I'm going to go ahead and assume that you're a man who hasn't had to pay for horseback riding lessons.
No, because that's not something I would ever spend money on.
The idea is to minimize negative impact on the child. Going from private tutors in Bel Aire to public school in Long Beach has a negative impact.
The standard education of a child is more akin to a public school in Long Beach than a private tutor in Bel Aire. If the concern is minimizing negative impact on the child, then the parents should remain a happy couple. Seems unrealistic? Exactly, divorce is part of life, just like going to public schools. I view the role of the government to ensure the fundamentals of life, not the luxuries.
It's not a fallacy, at all.
You never addressed the point. Just because I make 200k a year, doesn't mean that I would pay more for my child than I would making 50k a year. Forcing me to pay more, just because I make more assumes that I would spend more monthly as my income increases. That is the fallacy.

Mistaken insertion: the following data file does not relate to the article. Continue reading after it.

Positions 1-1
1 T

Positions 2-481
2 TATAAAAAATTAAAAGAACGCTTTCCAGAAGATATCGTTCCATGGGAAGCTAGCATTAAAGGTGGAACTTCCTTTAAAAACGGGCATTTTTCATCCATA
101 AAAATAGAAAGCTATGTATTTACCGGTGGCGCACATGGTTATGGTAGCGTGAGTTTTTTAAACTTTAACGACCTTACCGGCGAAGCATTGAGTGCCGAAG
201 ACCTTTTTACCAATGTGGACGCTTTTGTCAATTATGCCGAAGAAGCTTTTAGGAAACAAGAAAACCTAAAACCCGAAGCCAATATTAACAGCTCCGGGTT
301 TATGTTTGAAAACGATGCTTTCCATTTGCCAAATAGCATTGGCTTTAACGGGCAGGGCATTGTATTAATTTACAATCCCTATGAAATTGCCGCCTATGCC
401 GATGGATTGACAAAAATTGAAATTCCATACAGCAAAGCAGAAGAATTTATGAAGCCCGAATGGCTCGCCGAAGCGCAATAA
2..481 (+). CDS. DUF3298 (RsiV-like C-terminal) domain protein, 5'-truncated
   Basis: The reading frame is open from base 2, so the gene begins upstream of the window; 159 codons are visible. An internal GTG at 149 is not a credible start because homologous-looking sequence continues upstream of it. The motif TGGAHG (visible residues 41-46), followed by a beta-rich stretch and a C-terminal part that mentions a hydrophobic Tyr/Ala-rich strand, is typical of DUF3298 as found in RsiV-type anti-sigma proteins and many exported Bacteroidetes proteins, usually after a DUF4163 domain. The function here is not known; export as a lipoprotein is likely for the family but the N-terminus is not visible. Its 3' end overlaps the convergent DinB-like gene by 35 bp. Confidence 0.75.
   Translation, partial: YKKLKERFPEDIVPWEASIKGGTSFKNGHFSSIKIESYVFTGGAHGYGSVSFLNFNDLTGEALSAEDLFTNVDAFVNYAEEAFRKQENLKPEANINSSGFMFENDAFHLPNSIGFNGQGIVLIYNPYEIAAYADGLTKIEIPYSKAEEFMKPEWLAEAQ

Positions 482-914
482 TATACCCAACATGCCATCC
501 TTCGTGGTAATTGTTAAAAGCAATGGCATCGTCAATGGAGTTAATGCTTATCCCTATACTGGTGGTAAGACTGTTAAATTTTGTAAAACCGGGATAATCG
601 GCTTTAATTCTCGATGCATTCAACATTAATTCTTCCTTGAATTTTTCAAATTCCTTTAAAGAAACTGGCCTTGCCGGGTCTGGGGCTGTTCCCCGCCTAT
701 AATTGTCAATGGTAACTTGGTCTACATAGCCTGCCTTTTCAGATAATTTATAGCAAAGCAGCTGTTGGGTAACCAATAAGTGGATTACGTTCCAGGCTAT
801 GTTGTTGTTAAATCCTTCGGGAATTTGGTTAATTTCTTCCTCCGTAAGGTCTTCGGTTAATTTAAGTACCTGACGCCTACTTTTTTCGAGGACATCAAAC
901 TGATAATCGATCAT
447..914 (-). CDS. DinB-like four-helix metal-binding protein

Yet again, that point isn't to provide for a child adequately in an objective sense. It's to provide the same lifestyle or as close to it as possible as the child would have had without the marriage dissolving.
And yet again, the point of the government is to provide the necessities, not the luxuries. That is why unemployment benefits is merely a hundred dollars a week and not the same or close to your previous pay. What if a parent gets a much lower income job or just decides not to spend excessive money on horseback riding lessons? Is there a government mandate to ensure that your child keeps their gig fiber connection when you disconnect it when you can afford it? As long as you aren't depriving your child the necessities (e.g. food, shelter, clothes, sleep, etc.), the government shouldn't be involved.
Edited, Jan 21st 2014 1:18pm by Almalieque
I'm biased against statistics